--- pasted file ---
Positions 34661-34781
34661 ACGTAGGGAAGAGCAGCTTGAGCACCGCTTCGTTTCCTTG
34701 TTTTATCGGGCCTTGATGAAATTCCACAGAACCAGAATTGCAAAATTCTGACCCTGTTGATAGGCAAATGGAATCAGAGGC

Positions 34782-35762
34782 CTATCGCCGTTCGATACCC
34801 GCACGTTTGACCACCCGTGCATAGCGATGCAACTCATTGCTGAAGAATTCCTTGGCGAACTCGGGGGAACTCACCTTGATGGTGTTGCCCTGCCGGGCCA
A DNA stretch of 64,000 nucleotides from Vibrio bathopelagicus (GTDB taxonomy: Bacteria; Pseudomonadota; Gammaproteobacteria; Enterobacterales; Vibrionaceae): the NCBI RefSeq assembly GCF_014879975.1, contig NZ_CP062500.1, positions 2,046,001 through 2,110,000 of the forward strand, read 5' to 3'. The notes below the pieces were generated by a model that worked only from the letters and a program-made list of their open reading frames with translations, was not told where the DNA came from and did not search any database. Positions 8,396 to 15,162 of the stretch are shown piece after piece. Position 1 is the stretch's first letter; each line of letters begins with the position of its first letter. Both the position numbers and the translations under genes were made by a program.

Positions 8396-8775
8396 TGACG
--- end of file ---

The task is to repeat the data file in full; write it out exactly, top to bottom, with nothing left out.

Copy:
Positions 34661-34781
34661 ACGTAGGGAAGAGCAGCTTGAGCACCGCTTCGTTTCCTTG
34701 TTTTATCGGGCCTTGATGAAATTCCACAGAACCAGAATTGCAAAATTCTGACCCTGTTGATAGGCAAATGGAATCAGAGGC

Positions 34782-35762
34782 CTATCGCCGTTCGATACCC
34801 GCACGTTTGACCACCCGTGCATAGCGATGCAACTCATTGCTGAAGAATTCCTTGGCGAACTCGGGGGAACTCACCTTGATGGTGTTGCCCTGCCGGGCCA
A DNA stretch of 64,000 nucleotides from Vibrio bathopelagicus (GTDB taxonomy: Bacteria; Pseudomonadota; Gammaproteobacteria; Enterobacterales; Vibrionaceae): the NCBI RefSeq assembly GCF_014879975.1, contig NZ_CP062500.1, positions 2,046,001 through 2,110,000 of the forward strand, read 5' to 3'. The notes below the pieces were generated by a model that worked only from the letters and a program-made list of their open reading frames with translations, was not told where the DNA came from and did not search any database. Positions 8,396 to 15,162 of the stretch are shown piece after piece. Position 1 is the stretch's first letter; each line of letters begins with the position of its first letter. Both the position numbers and the translations under genes were made by a program.

Positions 8396-8775
8396 TGACG